One of the reasons I’ve been missing from blogging for a while was a trip to Portland, Oregon for a photography workshop. One of our assignments was to photograph some iconic spots in the city.
Jennifer, one of the participants I became friends with, had her camera bag stolen when we went out night shooting. As serendipity will have it, a lovely gentleman named Bob, who was sitting next to me at the workshop, lived in the area and offered to drive her to the camera store to replace it. I went along for the ride.
After purchasing the new bag and filters, Bob took us to some of his favorite spots to take some photographs. Our first stop was St. Johns Bridge in Cathedral Park. As soon as I saw the arches supporting the bridge I was in heaven as whenever I go back to England I visit as many Gothic cathedrals as I can.
Do you like Jelly Bears, I asked Bob? Somebody had lost a whole bag on the ground. Let me tell you, if those were my bears I would have picked them up and eaten them. It’s called having a strong immune system!
Dandelions are a childhood memory from England that I don’t see too often in Los Angeles.
This shot was crying out for black and white so I went for it. I like the foggy hillside in the background.
According to Wikipedia, the park contains several walking trails, picnic benches, as well as a floating dock that extends onto the Willamette River. It also is home to a small outdoor stage, where the city has held an annual summer jazz festival since 1980.
The St. Johns Bridge connects the neighborhood to the Linnton and Northwest Industrial neighborhoods in Northwest Portland across the Willamette. (Pronounced Will-A-mette, accent on the hard A.)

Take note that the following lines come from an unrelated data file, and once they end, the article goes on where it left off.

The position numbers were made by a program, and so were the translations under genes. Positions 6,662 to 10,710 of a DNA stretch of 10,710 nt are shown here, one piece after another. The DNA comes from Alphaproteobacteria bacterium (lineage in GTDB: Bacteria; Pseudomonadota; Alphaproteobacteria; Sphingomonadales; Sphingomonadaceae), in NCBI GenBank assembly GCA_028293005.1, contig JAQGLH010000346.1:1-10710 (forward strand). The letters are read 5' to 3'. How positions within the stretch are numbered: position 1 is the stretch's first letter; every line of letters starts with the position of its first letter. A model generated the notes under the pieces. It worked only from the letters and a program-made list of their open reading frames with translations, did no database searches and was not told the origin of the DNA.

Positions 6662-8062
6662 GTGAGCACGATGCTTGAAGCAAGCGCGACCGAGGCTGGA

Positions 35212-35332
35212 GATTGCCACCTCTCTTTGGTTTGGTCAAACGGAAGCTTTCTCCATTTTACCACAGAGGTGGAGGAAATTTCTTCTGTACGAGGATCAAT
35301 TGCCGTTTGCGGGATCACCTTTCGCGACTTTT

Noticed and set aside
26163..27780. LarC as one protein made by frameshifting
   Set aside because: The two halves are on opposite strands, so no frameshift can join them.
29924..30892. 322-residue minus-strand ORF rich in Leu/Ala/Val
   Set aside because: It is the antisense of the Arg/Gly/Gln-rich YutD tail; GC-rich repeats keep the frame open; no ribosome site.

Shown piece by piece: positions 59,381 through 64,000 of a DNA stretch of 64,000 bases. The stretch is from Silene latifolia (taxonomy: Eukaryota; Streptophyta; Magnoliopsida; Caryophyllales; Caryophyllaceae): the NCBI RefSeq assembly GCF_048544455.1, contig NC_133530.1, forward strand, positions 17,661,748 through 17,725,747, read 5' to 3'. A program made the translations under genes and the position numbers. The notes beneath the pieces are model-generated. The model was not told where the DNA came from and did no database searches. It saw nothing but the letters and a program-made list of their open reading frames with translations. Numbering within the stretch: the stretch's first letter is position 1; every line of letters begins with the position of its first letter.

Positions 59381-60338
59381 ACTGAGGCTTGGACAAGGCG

St. Johns Bridge has two 408 ft (124 m) tall Gothic towers, a 1,207 ft (368 m) center span and a total length of 2,067 ft (630 m).
Again borrowing from Wikipedia, designed by internationally renowned engineer David B. Steinman (1886–1960) and Holton D. Robinson, of New York, the St. Johns was the longest suspension-type bridge west of the Mississippi River at the time of construction. It is the only major highway suspension bridge in the Willamette Valley and one of only three major highway suspension bridges in Oregon.
Cathedral Park is supposedly haunted as in the summer of 1949, 15-year-old high school student Thelma Taylor was abducted and held by her captor, Morris Leland, under the east side of the bridge (which was undeveloped at the time, now the location of Cathedral Park), and was eventually murdered there.
Maybe it has to do with the weather but I heard of more hauntings in Portland than I have ever encountered. I was looking forward to meeting a ghost but no luck there.
Some more photos for your enjoyment. Click on a photo for the slideshow.
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